February 5, 2013
Yesterday I wrote about finding My Way of Life at the chapel bookstore where we attend Mass often and recommended it for spiritual reading during Lent. As so often happens, I went to the bookstore for something else and ended up with a spiritual bonus. That something else was The Way of the Cross: A Treasury of Stations which I wanted for year round use, but especially for Lent. It’s listed as a paperback, but the cover and binding is of such quality that it should stand up to quite a bit of wear.
What attracted me to this treasury of stations was, first of all, some gorgeous photographs of stations from a German church. One in particular I keep looking at is Jesus carrying His cross, dressed in royal robes with a crown of thorns set at the back with a royal ornament. It is awesomely beautiful and Jesus looks real. A person could meditate on the symbolism in that image for a long time. There are also some pictures of stained glass windows, sculpture, and fine art illustrating the stations.
Once I got past the eye candy, I found a collection of stations that addresses so many devotions it’s hard to imagine that everyone wouldn’t find something spiritually inspiring in this book. In addition to the familiar methods according to St. Alphonsus and St. Francis, the treasury contains the following methods:
- According to St. Leonard of Port Maurice (who wrote eloquently on the Mass)
- According to Scripture and the Liturgy (my favorite)
- According to the Eucharistic Way
- For the intention of Fraternal Charity
- In Preparation for the Last Judgment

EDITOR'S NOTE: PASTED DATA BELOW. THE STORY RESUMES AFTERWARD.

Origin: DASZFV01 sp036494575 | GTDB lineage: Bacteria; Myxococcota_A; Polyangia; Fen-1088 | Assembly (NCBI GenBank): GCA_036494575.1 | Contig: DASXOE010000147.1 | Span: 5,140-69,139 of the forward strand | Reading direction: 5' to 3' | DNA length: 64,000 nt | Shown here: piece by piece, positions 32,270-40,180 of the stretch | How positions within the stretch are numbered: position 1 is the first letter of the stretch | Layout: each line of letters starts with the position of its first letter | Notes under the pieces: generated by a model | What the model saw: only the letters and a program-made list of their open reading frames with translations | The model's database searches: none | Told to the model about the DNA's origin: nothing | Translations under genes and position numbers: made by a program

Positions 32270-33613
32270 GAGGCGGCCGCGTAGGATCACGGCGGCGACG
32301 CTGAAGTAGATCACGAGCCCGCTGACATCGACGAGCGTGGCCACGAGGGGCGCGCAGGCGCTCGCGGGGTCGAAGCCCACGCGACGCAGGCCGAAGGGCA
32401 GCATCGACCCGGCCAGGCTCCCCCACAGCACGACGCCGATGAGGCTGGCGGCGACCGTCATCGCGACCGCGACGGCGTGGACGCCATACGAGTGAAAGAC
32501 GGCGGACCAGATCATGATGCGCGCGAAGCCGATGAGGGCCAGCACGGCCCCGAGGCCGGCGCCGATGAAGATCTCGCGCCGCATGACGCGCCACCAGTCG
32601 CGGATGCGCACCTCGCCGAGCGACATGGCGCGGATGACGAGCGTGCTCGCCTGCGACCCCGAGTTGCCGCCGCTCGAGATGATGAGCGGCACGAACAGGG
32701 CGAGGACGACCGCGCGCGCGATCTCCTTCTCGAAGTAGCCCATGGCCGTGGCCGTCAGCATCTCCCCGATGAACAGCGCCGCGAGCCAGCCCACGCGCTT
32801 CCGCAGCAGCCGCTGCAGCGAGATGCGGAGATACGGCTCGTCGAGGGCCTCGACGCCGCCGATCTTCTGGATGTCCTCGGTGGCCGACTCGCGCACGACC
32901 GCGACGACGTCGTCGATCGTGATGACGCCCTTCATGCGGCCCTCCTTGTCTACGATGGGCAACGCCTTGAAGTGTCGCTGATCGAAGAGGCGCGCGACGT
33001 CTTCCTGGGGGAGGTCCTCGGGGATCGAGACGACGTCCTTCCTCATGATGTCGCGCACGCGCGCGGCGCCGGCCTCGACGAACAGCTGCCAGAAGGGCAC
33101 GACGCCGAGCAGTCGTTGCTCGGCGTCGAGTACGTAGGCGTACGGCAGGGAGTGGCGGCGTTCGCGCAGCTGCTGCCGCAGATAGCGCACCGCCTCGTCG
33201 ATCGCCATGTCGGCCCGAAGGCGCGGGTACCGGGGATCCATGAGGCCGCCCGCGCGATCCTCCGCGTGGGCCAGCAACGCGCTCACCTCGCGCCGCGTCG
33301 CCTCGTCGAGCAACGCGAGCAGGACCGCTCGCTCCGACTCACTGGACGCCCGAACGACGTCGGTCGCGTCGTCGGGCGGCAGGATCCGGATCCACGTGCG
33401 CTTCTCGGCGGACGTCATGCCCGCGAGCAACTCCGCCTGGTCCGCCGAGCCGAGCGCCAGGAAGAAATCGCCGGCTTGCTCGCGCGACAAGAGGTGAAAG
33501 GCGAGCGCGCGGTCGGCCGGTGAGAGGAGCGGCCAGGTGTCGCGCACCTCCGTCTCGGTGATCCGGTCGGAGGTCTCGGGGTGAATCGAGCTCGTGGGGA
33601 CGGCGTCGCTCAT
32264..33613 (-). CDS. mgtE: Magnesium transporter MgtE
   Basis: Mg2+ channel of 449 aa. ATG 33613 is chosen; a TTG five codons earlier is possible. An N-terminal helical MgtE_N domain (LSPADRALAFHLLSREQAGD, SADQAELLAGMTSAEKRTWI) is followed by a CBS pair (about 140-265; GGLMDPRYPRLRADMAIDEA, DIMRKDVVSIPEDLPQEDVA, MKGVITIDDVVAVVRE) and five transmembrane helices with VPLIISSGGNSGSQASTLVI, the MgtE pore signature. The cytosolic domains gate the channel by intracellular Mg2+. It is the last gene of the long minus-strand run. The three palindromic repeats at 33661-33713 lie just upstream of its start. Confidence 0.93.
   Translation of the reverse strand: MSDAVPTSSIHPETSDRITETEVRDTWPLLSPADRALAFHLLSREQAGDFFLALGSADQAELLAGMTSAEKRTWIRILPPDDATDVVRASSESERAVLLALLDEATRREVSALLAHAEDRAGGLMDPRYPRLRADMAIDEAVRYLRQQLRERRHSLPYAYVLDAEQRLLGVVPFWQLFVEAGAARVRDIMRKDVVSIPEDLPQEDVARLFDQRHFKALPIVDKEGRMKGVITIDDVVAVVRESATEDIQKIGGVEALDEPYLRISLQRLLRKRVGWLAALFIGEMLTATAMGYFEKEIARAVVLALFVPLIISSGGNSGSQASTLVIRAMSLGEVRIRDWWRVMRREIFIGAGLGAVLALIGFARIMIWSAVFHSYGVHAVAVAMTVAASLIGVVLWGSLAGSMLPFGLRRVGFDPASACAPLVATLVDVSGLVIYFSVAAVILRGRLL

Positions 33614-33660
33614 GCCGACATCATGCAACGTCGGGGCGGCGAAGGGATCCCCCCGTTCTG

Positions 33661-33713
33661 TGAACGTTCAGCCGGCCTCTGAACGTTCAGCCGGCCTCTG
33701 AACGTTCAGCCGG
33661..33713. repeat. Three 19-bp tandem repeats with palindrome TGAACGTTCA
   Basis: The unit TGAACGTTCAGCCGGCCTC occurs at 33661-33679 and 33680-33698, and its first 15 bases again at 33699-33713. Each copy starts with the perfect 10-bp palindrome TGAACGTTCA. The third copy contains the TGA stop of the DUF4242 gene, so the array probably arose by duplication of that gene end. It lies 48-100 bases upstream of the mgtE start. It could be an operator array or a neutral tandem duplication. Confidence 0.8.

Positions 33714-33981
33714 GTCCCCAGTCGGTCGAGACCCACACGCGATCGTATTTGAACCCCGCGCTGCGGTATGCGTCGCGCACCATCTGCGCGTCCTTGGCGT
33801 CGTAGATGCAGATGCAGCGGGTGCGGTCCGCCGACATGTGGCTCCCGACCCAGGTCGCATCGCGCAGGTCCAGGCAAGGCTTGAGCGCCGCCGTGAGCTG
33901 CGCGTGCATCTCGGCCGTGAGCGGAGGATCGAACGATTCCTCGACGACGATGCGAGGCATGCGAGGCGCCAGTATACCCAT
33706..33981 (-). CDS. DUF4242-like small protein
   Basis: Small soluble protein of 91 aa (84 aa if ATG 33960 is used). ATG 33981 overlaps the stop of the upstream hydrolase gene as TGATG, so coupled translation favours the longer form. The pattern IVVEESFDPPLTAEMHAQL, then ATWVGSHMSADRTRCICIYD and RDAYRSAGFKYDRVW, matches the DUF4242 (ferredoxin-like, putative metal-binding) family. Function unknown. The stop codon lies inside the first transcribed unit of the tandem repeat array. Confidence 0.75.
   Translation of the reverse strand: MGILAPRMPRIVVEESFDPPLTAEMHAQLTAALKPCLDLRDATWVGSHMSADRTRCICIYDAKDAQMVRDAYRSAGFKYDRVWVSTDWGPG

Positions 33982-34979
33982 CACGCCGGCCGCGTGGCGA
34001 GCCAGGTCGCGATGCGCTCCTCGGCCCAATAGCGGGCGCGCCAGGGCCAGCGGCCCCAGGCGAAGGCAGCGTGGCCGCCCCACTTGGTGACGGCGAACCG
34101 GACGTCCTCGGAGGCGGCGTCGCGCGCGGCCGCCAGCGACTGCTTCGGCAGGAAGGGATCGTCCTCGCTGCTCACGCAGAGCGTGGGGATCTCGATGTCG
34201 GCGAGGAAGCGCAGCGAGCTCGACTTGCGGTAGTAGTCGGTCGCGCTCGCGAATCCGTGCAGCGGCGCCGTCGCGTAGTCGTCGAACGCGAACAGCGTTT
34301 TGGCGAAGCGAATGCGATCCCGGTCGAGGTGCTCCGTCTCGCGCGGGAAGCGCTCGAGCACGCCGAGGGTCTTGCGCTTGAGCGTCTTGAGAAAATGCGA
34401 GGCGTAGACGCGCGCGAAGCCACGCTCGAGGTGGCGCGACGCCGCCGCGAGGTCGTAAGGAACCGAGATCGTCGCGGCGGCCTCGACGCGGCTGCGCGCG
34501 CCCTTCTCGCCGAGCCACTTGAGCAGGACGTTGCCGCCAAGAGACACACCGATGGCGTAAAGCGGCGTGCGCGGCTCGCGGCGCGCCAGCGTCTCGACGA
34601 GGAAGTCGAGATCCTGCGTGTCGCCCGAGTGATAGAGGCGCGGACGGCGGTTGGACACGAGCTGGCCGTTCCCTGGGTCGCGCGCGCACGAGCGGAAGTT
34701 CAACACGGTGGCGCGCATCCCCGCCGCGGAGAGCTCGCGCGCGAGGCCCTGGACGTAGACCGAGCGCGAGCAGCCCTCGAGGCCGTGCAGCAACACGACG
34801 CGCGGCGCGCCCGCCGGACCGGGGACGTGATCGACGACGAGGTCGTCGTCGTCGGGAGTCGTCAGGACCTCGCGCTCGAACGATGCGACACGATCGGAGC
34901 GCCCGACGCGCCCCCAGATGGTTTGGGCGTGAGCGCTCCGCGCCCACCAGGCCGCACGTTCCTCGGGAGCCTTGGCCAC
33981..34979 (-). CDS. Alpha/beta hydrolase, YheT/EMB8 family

- According to Holy Week
- According to the Marian Way
- On the Royal Road with Mary, the Mother of Jesus
- For the Intention of Patience and Resignation
- For the Intention of Reparation for Sin
- For the Intention of Repentance and Confession
The appendix contains prayers, litanies, and hymns associated with the Passion, and information on indulgences associated with the Way of the Cross.
Here’s the third station in the Fraternal Charity series:
Meditation: Our Lord falls to lift up souls. Woe to those that fall and drag others along in their ruin! Scandal is a great sin against charity. To cause a soul to fall into mortal sin is like killing it. It is not astonishing that Our Lord has threatened against the scandalous terrible curses. He pronounced this fearful sentence: “He that shall scandalize one of these little ones that believe in Me, it were better for him that a mill-stone be hanged about his neck, and that he be drowned in the depth of the sea!” Let us take note that it is enough to give offense to a group, a family, a person, a child, a simple child, the smallest of the faithful, the least inhabitant of a town or village, the poorest and least significant. Respect, therefore, all the souls that have been purchased by the blood of Jesus Christ!
Prayer: O Lord,* grant that I may never incur the frightful responsibility for scandal.* Let me rather attract my neighbor to Thee by good example.
This collection of stations would be great for families to use at home, for private devotion, and, ideally for parishes to use in the publicly scheduled Stations of the Cross during Lent. The greatest of saints advocated frequent meditation on the Passion as a salutary spiritual practice in overcoming sins and faults. As we prepare for the upcoming penitential season, a book like this surely belongs in our arsenal of weapons against our tendencies to shy away from looking at the price Jesus paid for our salvation.
The one thing I wish is that every image in the book would have a notation as to origin, but that’s the art appreciator in me. It’s the only improvement I can suggest because everything else, including the type size is perfect for all ages and temperaments.
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